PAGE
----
Reit dividends increase tenfold in four years
Four listed trusts paid €93.49 million in dividends last year
Four reits – Green, Hibernia, Yew Grove and I-Res – listed on the Irish Stock Exchange between 2013 and last year. They own about €3.7 billion worth of property. Photograph: Cyril Byrne
Dividends paid by real-estate investment trusts (reits) to their shareholders multiplied by almost 10 times to €93.5 million over the four years to 2018, official figures show.
The Oireachtas passed legislation in 2013 permitting businesses to establish the specialised listed property investment trusts in the Republic to lure cash into what was then an ailing property market.
Four reits – Green, Hibernia, Yew Grove and Irish Residential Properties (I-Res) – listed on the Irish Stock Exchange between then and last year. They own about €3.7 billion worth of property.
Figures published on Wednesday by the Government’s tax strategy group show that the dividends paid by the four listed trusts grew to €93.49 million last year from €9.95 million in 2015.
Over the same period, the withholding tax paid by some investors on the dividends they received from the trusts more than trebled to €12.4 million last year from €4 million in 2015.
Backers such as pension schemes, life assurance companies and charities are exempt from paying withholding tax on the dividends they receive from reits. Revenue deducts the tax at 20 per cent from non-resident investors in the trusts.
Reits do not pay tax on their profits once they hand over 85 per cent or more of the rent they earn from tenants in dividends to their shareholders. Investors themselves pay various taxes on that income, ranging from 25 per cent for companies to 12.5 per cent for institutional backers.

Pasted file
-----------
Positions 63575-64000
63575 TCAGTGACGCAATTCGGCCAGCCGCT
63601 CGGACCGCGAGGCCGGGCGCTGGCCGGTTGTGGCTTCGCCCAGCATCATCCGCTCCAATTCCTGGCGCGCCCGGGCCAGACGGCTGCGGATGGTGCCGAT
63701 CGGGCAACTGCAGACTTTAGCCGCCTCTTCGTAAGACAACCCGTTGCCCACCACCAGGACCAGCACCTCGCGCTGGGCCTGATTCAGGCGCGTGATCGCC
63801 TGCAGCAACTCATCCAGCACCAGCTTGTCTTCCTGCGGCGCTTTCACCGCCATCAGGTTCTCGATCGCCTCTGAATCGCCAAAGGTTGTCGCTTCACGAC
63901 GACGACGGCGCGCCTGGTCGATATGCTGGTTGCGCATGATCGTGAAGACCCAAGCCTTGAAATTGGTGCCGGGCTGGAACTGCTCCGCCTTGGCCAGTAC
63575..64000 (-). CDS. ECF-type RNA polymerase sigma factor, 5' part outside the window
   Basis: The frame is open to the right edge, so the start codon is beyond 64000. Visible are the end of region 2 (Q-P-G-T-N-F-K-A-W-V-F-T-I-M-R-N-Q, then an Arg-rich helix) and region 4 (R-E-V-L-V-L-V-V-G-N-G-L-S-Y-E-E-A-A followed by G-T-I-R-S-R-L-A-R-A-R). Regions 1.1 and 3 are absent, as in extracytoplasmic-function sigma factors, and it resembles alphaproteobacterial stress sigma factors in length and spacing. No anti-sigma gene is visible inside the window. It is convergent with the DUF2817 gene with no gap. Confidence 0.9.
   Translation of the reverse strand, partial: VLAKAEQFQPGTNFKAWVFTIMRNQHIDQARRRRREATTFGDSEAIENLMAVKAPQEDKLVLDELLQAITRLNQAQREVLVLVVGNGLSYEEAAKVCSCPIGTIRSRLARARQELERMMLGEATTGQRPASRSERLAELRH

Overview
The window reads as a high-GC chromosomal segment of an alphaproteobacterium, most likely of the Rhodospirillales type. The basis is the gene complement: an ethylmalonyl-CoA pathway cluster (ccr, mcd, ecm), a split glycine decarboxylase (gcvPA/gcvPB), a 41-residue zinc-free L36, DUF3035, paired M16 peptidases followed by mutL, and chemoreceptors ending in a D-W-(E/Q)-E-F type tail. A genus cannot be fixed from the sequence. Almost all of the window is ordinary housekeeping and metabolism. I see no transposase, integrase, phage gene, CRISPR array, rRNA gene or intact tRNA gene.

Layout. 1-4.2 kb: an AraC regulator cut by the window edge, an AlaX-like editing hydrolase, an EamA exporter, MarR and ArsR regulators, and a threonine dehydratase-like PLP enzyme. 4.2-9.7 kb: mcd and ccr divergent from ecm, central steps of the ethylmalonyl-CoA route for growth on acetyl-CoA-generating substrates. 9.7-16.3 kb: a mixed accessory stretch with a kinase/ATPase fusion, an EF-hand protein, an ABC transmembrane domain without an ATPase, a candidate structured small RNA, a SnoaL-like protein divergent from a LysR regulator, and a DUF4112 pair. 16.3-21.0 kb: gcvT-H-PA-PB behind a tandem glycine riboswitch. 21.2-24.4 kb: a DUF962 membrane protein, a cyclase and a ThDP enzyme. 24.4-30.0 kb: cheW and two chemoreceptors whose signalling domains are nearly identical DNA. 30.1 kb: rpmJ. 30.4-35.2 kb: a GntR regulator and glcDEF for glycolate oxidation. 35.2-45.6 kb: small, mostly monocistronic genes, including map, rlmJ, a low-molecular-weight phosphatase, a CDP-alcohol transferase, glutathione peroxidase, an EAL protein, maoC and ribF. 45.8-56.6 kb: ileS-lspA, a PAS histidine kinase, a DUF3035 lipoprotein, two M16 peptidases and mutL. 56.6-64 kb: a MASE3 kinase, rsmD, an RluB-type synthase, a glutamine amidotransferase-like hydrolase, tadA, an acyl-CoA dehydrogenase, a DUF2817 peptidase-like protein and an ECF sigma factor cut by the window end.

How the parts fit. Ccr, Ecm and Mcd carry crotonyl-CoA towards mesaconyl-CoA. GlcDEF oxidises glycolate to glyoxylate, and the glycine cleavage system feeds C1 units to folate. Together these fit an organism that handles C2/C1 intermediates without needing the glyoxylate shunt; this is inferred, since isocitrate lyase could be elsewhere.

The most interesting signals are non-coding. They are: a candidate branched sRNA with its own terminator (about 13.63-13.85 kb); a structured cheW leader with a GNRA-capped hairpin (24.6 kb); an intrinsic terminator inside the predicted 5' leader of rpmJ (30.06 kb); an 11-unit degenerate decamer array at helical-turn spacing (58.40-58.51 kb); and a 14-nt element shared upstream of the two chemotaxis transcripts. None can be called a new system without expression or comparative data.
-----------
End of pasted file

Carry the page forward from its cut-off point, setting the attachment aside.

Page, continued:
The Minister for Finance, Paschal Donohoe, asked the tax strategy group to review how reits and other Irish property funds operated following pressure from political opponents, who claimed such businesses are squeezing working people out of the housing market.
The group, chaired by John Hogan, assistant secretary general at the Department of Finance and head of its tax division, states that it is making no recommendation on how the State should tax these property players.
“It is a policy area that will continue to be monitored closely and, as with all tax regimes, the Government always reserves the right to introduce such amendments to address policy concerns or objectives as needed,” the report says.
Apartments account for slightly more than €1 billion of the €3.7 billion worth of properties that reits own in the Republic. Of this, I-RES holds €931 million. Offices make up most of the balance of reit properties, although Green has some industrial buildings.
The tax group notes that the reit legislation was designed to encourage long-term investment in the Republic’s property market. However, other investment structures allowed under Irish law resulted from changes to existing legislation to broaden the tax base or clamp down on avoidance.
Overall, the Central Bank estimates that Irish property funds own €16.75 billion worth of property in the Republic. Of this, 89 per cent is commercial property while 11 per cent is residential. Of the total value, 90 per cent is in Dublin and 10 per cent in the rest of the Republic. Investors are taxed if they cash in some or part of their holding or receive a dividend.
The group also considered increasing stamp duty on non-residential property deals by one percentage point from its current 6 per cent rate. Its report estimates that this could raise €94 million extra in a year but warns that it could have an impact on house prices as the tax would apply to development land, as well as farms and other properties.
Mr Donohoe trebled the commercial property stamp duty rate to 6 per cent in a controversial move in Budget 2018 designed to cool the office market and focus more investment on house building.